Ong Is Trying To Outflank Quirk For Far Left Voters, 20th Assembly Immigrants

ELECTION ‘12//ASSEMBLY 20//ANALYSIS | When it comes to the newfangled open primary system, the appearance of two Democrats on the November ballot has proven to show early and expected signs of fraying upon the party fabric. This is happening in the nearby 18th Assembly, but not so much in the 20th where former Hayward Councilman Bill Quirk has the solid backing of the district’s Democratic Party over political newcomer Dr. Jennifer Ong, another Democrat. So, it makes sense for Ong to move to the left of the already solidly blue Quirk. In fact, Ong is going full bore in immersing her rhetoric with the words of the Occupy movement.

Wednesday night, Ong commingled her soft opposition to Proposition 30, the governor’s sales tax initiative on the November ballot, with calls to help those with less. Her opponent, Quirk, has made his support for the measure one of the major policy pegs of his campaign. Many other Democrats have also taken to stumping for the proposition, but not Ong, who admits her stance has elicited frowns from local party leaders. “Of course, I’ve had pressure from the party, but if I was here just to do what everyone else says I’m supposed to do, instead of who I’m supposed to be serving, then why should I even run for office?” said Ong. “This is it. This is where I’m supposed to say something. Were we serious about the Occupy Movement? Because that’s who I’m listening to.”

In most ways, being elected to the State Legislature is like becoming a small fish in a big pond. Ong says she understands the ramifications, if elected, for eschewing the party line. “It’s a big risk for me, but I’m speaking more for people with a lesser voice and I thought that’s what the Democratic Party was standing for, too.” Ong, however, says she is not actively telling voters to vote against Prop. 30, but for herself, she cannot back it. “I won’t be able to personally support that,” said Ong. “It’s trying to stick it to the poor.”

Her move to the far left would appear to be a strategy to gain the support of hardcore Progressives who may feel disillusioned by President Barack Obama’s lack of action over the past four years on social and economic issues regarding the disaffected and poor. While many of those type of voters largely exist in more liberal Oakland rather than the Hayward area, Ong is co-opting some of their rhetoric to gain a larger portion of a demographic that does dominate the 20th District—immigrants.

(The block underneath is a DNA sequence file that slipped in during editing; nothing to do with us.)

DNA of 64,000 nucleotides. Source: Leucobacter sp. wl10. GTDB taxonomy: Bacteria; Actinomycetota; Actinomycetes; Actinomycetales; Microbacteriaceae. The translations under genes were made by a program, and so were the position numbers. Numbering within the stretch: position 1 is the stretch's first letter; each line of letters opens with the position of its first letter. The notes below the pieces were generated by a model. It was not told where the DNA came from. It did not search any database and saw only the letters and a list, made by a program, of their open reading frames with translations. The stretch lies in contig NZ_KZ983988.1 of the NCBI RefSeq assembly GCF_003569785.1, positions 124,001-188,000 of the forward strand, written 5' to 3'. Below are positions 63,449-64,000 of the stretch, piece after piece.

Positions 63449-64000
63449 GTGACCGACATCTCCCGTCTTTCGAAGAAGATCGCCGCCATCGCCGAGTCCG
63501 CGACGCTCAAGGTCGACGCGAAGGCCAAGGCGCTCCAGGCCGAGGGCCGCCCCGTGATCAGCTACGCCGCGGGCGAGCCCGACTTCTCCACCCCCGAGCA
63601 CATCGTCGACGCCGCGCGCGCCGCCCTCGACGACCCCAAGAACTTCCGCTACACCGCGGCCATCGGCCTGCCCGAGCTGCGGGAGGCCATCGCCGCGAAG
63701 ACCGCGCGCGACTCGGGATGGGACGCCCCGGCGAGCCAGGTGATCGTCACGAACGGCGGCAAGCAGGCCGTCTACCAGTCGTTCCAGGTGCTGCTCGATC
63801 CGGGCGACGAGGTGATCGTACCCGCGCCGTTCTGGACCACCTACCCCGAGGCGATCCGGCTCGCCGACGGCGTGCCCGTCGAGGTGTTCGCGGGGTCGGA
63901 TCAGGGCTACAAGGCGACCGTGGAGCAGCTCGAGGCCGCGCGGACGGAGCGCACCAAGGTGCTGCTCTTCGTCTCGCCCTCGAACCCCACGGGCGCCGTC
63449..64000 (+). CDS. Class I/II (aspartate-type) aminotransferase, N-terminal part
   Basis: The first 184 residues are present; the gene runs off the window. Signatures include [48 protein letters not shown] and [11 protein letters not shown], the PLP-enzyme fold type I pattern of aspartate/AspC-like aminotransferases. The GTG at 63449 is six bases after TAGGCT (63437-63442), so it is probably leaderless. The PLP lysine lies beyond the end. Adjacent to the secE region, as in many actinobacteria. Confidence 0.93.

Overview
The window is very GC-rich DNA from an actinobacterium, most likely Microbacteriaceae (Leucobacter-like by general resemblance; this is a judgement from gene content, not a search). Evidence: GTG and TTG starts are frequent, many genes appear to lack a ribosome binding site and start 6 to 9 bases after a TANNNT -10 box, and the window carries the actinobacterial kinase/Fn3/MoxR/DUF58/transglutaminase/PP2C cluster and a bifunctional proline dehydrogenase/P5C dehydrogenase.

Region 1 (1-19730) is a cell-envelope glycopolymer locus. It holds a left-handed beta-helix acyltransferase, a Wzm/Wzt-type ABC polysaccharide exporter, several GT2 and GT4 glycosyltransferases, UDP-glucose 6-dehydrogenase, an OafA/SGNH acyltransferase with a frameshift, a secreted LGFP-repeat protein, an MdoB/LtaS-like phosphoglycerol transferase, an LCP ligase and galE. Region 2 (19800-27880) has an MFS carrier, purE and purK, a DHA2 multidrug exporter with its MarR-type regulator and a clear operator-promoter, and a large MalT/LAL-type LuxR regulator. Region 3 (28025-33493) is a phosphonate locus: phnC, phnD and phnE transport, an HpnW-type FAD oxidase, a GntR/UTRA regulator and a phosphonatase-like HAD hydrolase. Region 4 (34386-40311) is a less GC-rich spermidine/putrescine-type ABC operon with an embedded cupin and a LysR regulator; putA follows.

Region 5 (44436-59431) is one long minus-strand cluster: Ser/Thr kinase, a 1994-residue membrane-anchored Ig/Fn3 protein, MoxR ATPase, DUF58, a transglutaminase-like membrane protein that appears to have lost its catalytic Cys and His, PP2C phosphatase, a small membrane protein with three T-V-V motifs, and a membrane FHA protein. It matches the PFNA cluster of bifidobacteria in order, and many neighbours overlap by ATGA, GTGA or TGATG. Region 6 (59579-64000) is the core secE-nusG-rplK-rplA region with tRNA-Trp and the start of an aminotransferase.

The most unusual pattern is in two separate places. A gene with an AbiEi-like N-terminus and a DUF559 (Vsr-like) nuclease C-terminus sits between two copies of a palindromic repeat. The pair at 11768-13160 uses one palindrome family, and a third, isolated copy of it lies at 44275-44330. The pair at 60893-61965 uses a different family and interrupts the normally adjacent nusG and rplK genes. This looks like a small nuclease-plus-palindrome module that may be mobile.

Although, Ong denied the allusion to the Filipino populist uprising of 25 years ago called “People Power” used during last Wednesday’s forum was used on purpose, it nonetheless makes sense when gaining the vote of people steeped in the immigrant’s experience. “It’s not about who you are connected with or how much money you have,” said Ong, “it’s actually what you believe in, and if you work hard in this country, people power still works.”

Categories: AD20, Bill Quirk, Democrats, Hayward, Jennifer Ong, Jerry Brown, occupyoakland, President Obama, progressives, Prop. 30, sales tax

4 replies

  1. Ong dumb as always flip flopping and now something different what she said in the primaries. I will not vote for a flip floper.


  2. I am very disappointed in Jennifer Ong her inexperience shows. She did not even put out a candidate statement for the November election.
    I voted for her because she was for prop 30 at the primaries. If I had known she was such a wishy candidate I would not have voted for her. So sad. I think the people are right Jennifer Ong is dumb.


  3. It takes gall to claim you are defending the poor and listening to the Occupy Movement by opposing Proposition 30. Public schools, community and State colleges, and many other policies and programs which Occupiers defend and wish to expand are in desperate need of the revenues Proposition 30 would bring.

    It is also disappointing that Jennifer, a good woman in many ways, either does not understand or is willing to lie about the balance of citizens who would pay into Proposition 30. 79% of the revenue which would be gained would come from Californians with over $533,000 in annual income. Only 5% would come from those with incomes less than $37,000, and only 1.7% would come from from those with incomes less than $22,000. Someone aspiring to the Legislature should carry the knowledge or honesty necessary to educate voters on this basic issue of State revenue.

    Here's good detailed information about Proposition 30:

    In my view,


  4. Jennifer is the dumbest candidate I have seen trying to run for a state seat in a looooooooooooooooooooooooooooooooooooooooooooooooooooooooooooooooooooooooooooooooooooooooooooooooooooooooooooooooooooooooooooooooooooooooooooooooooooooooooooooooooooooooooooooong time
    Previous post is right. She did miss not having a candidate statement. And she does not understand the propositions.


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